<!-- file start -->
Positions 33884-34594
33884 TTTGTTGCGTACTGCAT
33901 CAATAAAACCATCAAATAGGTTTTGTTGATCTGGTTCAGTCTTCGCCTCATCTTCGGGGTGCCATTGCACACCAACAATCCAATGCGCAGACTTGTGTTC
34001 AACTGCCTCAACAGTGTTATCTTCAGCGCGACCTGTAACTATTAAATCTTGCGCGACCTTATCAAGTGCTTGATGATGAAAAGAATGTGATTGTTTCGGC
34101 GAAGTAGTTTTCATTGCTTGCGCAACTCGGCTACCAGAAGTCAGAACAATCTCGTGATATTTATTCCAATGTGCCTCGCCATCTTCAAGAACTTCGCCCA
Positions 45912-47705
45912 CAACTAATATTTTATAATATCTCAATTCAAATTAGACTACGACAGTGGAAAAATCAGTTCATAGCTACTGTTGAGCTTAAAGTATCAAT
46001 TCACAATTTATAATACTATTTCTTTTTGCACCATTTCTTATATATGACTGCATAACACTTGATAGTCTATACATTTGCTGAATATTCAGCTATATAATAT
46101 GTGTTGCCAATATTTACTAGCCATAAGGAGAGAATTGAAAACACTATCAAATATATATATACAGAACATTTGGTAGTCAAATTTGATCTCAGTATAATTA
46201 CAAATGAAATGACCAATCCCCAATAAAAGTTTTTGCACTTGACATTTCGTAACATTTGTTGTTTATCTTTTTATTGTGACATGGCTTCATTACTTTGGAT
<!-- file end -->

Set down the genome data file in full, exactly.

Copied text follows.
Positions 33884-34594
33884 TTTGTTGCGTACTGCAT
33901 CAATAAAACCATCAAATAGGTTTTGTTGATCTGGTTCAGTCTTCGCCTCATCTTCGGGGTGCCATTGCACACCAACAATCCAATGCGCAGACTTGTGTTC
34001 AACTGCCTCAACAGTGTTATCTTCAGCGCGACCTGTAACTATTAAATCTTGCGCGACCTTATCAAGTGCTTGATGATGAAAAGAATGTGATTGTTTCGGC
34101 GAAGTAGTTTTCATTGCTTGCGCAACTCGGCTACCAGAAGTCAGAACAATCTCGTGATATTTATTCCAATGTGCCTCGCCATCTTCAAGAACTTCGCCCA
Positions 45912-47705
45912 CAACTAATATTTTATAATATCTCAATTCAAATTAGACTACGACAGTGGAAAAATCAGTTCATAGCTACTGTTGAGCTTAAAGTATCAAT
46001 TCACAATTTATAATACTATTTCTTTTTGCACCATTTCTTATATATGACTGCATAACACTTGATAGTCTATACATTTGCTGAATATTCAGCTATATAATAT
46101 GTGTTGCCAATATTTACTAGCCATAAGGAGAGAATTGAAAACACTATCAAATATATATATACAGAACATTTGGTAGTCAAATTTGATCTCAGTATAATTA
46201 CAAATGAAATGACCAATCCCCAATAAAAGTTTTTGCACTTGACATTTCGTAACATTTGTTGTTTATCTTTTTATTGTGACATGGCTTCATTACTTTGGAT